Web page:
The Dumpster Prop: Making a Dirty Job Easier

Article Published By Andrea Thompson

The custodial staff at a large university has the enormous task of cleaning not only classrooms and office spaces, but also student residential areas and onsite event locations. You can imagine the amount of trips it takes from a building to the dumpster each day in order to take out the trash. December holidays and June are especially daunting, as students are leaving campus en masse, and extra garbage piles up, waiting to be disposed of. The number of trips are hard enough, but the most painful part could be holding the dumpster lid open with one hand while throwing in the garbage bags. Not only is this method dirty and less effective, but throwing items one-handed and over-the-shoulder could potentially create injuries. UC Davis has 193 of these large, six-yard dumpsters on its property and an army of staff devoted to cleaning and maintaining the campus buildings, and there had to be a way to get this “dirty job” done more quickly and easily.

Dr. Buster Porter, Physical Therapist and Ergonomics Specialist at Occupational Health Services knew that a change was needed for the welfare of the custodial staff. As part of his doctoral dissertation, he chose to investigate the injury risk associated with the disposal of trash in the large dumpsters. What he discovered was that employees were putting significant strain on their backs, necks and shoulders which resulted in injuries such as impingement syndrome, a condition where the tendons of the rotator cuff muscles become irritated and inflamed. Partnering with Dr. Fadi Fathallah at the Department of Biological and Agricultural Engineering in the College of Engineering, they discussed possible solutions for this issue.

The first thing Dr. Porter did was to contact the manufacturers of the dumpsters to see if they could be re-engineered. The old models had lids that were 55 inches from the ground, a significant height for most people, considering that the lid needed to be elevated even higher in order to dispose of something. He was able to have the design altered so the lid would be only 39 inches from the ground. The newly engineered units will replace the old ones on an as-need basis. It was a significant improvement, but he knew there was more that could be done.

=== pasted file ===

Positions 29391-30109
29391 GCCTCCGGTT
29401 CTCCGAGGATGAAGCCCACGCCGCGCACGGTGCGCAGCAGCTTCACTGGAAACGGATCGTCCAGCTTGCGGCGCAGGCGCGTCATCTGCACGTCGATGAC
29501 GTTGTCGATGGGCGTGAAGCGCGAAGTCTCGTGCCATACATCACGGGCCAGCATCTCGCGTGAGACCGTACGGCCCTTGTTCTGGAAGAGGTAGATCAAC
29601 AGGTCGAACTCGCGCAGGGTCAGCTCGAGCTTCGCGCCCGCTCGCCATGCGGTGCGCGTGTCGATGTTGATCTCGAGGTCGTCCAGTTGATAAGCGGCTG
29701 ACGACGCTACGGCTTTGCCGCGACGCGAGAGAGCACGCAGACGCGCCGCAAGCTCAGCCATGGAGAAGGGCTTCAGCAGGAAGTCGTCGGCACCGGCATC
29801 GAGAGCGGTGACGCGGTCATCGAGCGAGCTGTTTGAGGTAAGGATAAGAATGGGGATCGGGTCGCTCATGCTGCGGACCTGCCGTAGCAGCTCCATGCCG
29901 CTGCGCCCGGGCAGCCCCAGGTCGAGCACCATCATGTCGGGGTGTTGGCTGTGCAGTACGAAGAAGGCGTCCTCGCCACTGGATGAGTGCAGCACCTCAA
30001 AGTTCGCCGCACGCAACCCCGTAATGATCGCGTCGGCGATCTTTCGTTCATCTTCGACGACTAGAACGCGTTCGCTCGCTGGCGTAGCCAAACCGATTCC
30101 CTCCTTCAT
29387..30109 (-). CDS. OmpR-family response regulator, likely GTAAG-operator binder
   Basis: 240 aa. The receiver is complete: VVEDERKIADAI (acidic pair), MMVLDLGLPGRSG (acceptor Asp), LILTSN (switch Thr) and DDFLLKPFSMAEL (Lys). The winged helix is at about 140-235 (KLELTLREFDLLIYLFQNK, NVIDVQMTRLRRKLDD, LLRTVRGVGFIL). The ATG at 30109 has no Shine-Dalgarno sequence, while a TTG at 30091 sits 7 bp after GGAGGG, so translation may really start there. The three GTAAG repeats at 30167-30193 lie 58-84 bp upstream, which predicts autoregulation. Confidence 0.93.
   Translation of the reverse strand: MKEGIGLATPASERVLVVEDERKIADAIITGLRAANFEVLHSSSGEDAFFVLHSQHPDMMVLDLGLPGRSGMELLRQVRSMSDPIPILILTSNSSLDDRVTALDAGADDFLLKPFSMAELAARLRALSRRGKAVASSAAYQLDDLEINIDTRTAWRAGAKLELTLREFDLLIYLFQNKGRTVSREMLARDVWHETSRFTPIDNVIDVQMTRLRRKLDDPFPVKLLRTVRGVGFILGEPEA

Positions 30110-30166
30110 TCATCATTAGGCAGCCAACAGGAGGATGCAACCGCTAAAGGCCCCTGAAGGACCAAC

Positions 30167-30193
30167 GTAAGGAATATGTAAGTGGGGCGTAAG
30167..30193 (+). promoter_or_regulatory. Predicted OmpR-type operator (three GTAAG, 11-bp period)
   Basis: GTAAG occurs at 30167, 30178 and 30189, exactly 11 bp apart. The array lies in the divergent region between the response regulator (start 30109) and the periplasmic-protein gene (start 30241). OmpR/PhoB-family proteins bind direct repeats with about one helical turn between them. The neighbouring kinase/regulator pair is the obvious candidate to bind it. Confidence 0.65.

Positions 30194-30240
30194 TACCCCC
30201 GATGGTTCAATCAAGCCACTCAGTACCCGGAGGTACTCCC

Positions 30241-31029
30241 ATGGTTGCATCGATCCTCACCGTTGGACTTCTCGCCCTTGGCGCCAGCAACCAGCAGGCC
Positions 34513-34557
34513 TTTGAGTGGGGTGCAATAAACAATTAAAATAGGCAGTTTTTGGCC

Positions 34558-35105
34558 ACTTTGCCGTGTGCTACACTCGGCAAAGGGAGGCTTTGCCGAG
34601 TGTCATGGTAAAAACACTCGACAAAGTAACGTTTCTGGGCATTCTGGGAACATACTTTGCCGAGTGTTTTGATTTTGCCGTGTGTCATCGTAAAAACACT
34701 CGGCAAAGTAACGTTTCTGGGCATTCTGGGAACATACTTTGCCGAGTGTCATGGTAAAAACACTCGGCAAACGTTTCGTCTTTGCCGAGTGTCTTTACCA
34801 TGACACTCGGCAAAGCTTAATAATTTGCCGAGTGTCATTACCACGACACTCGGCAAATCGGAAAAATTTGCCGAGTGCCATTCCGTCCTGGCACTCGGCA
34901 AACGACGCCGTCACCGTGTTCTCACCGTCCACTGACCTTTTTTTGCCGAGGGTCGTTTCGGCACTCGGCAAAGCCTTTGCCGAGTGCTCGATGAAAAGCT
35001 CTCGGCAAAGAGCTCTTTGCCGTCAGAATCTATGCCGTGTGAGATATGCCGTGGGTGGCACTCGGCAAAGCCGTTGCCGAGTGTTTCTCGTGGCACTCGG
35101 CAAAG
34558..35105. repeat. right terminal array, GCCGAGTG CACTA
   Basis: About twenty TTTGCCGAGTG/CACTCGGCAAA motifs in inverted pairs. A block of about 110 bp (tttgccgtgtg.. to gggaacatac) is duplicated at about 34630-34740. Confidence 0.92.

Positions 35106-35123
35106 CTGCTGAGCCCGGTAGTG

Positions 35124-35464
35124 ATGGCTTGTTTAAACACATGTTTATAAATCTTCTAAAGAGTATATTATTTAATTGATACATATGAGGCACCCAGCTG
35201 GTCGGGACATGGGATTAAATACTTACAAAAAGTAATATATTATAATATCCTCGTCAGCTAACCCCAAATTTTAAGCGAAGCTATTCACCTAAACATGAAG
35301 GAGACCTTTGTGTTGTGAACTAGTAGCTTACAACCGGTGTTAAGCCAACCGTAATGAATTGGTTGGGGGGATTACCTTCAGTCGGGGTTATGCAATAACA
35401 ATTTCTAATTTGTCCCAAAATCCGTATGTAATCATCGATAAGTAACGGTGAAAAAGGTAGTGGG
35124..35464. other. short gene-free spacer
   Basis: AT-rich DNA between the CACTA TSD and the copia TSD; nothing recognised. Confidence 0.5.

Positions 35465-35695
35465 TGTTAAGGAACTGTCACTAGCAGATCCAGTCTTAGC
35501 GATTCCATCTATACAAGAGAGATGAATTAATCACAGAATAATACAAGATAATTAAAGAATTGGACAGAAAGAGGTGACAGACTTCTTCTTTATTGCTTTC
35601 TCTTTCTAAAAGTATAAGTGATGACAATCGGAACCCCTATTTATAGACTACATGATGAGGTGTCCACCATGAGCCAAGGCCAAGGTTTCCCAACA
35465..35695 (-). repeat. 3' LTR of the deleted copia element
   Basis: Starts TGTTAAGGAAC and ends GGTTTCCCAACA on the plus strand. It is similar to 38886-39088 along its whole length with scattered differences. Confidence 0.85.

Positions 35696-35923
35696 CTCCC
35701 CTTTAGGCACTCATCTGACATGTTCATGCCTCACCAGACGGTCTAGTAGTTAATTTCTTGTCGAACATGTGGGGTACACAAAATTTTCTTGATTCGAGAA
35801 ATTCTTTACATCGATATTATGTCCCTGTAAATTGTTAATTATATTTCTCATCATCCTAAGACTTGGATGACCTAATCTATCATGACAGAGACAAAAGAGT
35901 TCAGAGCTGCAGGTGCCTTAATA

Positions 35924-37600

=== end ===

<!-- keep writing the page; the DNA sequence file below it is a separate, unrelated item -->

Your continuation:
Most dumpsters have a metal bar permanently attached to the inside that can prop open the lid. Unfortunately these are awkward to reach, the trash makes it difficult to access and put into place and they don’t attach to the lid, often slipping and sending the lid crashing down. Working with Dr. Fathallah and Ira Janowitz, an inventor and then Ergonomics Program Manager and Physical Therapist at the Lawrence Berkeley National Lab, they designed and manufactured a new device called the Dumpster Prop. It is a unique, lightweight and adjustable device that quickly and securely holds open the lid on a dumpster so that custodians can dispose of trash without making physical movements that put them in the danger zone for injuries.

The finished product is now on order from the manufacturer and will be implemented at UC Davis in the near future. Dr. Porter will be working with the custodial staff to integrate the use of the new props into the daily maintenance routine. Not only will the prop rescue aching shoulders and backs, it will make the task of disposing trash faster and easier!